All TAP’d out — State kills all funding for local arts group
When Bay Area guitarist Matthew Montfort played a gig in Spain recently, he was struck by the arts budget for a town about the size of Santa Cruz being larger than the entire state of California’s.
Its budget for arts and music programs exceeds the California Arts Council’s $1 million. Last year, the organization spent $18 million on the arts. Years ago, the Golden State spent double that.
The latest victim in a state budget crisis, the Tahoe Arts Project, is getting no money from the arts council this year. About a quarter of its $100,000 operating budget was provided by the state last year. TAP had expected at least $15,000 from the state this year.
“We are suffering greatly. There it’s not whether they support the arts, but it’s a matter of what they can afford. Here it’s if we can even do it,” said Montfort, who plans to play guitar in the Tahoe Arts Project’s Ancient Future show next spring.
The nonprofit group, which was formed 17 years ago by Harriet Goldman, puts on fine arts performances and shows.
“We have to find the money in other ways,” TAP Executive Director Peggy Aguilar-Thompson said. “We’re going to have to cut programs or Tahoe Arts Project will have to fold.”
Critics contend the impact has reverberated across the state, with the trickle-down effect meaning lost jobs — possibly up to 400,000 — and fewer tourism dollars in the $16.75 billion industry, California Arts Council Executive Director Barry Hessenious reported.
“We’re dead last in per capita state funding in the United States. This is just unfathomable to us. It shows a shortsightedness. Creativity drives this economy,” he said, figuring the mere million amounts to 3 cents per person.
U.S. arts spending is estimated at $1.25 per person.
Arts’ supporters like Aguilar-Thompson, Montfort and Hessenious have seen many arts’ organizations struggle in small towns — including South Lake Tahoe where Montfort is booked to play March 27.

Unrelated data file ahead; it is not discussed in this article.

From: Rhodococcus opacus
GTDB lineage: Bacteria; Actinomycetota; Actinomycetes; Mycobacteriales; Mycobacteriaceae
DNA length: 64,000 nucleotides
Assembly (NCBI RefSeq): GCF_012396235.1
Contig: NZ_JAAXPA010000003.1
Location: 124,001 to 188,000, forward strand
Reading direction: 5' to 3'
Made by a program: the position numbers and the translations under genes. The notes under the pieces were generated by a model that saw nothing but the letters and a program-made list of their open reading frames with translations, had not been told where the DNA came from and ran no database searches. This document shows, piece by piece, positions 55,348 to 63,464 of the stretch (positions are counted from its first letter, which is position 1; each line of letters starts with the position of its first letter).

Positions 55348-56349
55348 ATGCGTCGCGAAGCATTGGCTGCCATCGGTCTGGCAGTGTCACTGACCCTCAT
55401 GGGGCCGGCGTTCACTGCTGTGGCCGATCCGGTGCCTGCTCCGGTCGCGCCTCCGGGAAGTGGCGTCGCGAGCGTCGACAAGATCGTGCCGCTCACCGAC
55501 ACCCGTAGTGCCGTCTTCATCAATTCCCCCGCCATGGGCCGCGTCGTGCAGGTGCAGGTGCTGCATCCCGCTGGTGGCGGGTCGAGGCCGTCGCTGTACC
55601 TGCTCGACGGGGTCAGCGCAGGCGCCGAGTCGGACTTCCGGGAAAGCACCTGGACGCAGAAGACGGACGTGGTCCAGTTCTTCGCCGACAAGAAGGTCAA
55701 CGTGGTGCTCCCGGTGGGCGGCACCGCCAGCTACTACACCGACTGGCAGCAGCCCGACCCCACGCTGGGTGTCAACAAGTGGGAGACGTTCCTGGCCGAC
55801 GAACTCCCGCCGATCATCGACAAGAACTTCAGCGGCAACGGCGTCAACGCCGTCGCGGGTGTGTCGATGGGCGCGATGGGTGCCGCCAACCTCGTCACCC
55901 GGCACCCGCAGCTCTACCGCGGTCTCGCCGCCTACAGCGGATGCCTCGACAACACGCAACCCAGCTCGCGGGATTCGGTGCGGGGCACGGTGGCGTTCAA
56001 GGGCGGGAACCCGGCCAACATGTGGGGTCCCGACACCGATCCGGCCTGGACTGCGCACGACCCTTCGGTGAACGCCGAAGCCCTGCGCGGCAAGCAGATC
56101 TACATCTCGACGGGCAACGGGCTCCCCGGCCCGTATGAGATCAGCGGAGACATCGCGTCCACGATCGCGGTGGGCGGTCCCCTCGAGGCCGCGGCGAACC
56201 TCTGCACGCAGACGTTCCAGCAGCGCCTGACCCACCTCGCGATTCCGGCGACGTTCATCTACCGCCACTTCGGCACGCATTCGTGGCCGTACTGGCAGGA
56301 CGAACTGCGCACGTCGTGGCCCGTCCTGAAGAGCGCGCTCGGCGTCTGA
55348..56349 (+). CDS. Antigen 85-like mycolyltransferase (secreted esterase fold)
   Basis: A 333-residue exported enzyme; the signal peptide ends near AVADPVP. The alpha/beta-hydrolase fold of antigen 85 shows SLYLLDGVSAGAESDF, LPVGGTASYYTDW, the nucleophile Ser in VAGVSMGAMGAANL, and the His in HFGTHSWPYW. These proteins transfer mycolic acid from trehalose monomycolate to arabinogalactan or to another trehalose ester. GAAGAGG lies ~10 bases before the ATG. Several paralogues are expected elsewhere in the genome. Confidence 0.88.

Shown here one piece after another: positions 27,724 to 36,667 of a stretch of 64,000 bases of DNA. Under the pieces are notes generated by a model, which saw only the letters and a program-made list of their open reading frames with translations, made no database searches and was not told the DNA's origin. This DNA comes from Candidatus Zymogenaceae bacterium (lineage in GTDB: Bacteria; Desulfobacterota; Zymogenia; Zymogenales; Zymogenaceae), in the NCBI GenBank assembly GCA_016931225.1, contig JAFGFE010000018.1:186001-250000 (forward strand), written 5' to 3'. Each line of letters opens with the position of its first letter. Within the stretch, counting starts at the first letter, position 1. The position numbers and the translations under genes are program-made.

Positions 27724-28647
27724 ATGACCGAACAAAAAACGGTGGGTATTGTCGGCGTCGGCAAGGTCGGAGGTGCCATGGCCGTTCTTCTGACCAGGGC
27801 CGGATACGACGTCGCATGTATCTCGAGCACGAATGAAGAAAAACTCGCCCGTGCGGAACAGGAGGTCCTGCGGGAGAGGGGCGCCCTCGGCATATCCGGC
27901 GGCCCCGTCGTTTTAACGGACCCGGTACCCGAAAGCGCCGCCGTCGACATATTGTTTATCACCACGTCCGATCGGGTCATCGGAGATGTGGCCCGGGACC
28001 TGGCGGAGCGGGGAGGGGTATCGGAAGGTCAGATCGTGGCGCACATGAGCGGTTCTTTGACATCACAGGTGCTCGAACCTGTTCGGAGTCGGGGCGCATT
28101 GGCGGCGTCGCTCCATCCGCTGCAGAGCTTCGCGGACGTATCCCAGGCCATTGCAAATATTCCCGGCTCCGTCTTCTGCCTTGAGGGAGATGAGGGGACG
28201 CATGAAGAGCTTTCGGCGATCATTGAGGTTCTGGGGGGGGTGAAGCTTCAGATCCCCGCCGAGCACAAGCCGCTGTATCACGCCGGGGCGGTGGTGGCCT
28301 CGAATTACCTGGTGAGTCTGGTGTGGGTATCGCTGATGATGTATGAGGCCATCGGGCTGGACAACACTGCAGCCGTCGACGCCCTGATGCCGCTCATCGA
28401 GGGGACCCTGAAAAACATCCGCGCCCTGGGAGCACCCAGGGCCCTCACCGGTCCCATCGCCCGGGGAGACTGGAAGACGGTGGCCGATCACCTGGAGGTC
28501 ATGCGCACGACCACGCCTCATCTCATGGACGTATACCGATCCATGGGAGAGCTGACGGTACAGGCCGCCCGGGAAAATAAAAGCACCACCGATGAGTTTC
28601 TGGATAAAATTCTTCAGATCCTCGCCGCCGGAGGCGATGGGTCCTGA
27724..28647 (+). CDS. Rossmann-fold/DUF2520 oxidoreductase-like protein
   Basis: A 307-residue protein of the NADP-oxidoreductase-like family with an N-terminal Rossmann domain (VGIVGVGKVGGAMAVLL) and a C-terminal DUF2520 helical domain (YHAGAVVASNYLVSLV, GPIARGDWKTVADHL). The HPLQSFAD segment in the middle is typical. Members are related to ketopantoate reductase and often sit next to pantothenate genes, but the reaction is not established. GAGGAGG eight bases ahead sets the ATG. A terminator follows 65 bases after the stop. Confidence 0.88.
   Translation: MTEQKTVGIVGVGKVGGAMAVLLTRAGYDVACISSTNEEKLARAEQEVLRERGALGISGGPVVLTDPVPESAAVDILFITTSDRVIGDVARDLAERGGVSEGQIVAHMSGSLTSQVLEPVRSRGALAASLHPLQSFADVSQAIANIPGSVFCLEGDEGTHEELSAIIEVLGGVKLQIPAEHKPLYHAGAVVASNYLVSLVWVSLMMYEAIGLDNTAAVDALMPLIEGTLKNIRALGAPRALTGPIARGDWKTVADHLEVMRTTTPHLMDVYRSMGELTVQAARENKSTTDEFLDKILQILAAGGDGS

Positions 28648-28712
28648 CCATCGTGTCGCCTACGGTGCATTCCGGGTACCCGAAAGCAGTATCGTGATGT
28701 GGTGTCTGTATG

To maintain its schedule, Aguilar-Thompson is soliciting more donations from the South Shore business community, service clubs and individuals.
She got the word out at Wednesday’s Soroptimist gathering and plans to attend the South Lake Tahoe Chamber of Commerce meeting today.
During its current membership drive, Aguilar-Thompson put the appeal in writing.
TAP also receives money from Nevada, which also decreased its funding from $8,000 to $5,000. The schools give $14,000 through groups like booster clubs.
“‘We’re hoping people will step up to the plate,” she said. “Another way to help us is to see our performances.”
Aguilar-Thompson, who has worked for TAP for 11 years, understands the plight of the schools and families with youngsters attending them too. She has a daughter in high school.
“I’ve been writing checks since she started,” she said.
One could argue an appreciation of the arts starts early.
“When I was a little girl, we always had a group coming in doing music and dance,” she said.
— Susan Wood can be reached at (530) 542-8009 or via e-mail at firstname.lastname@example.org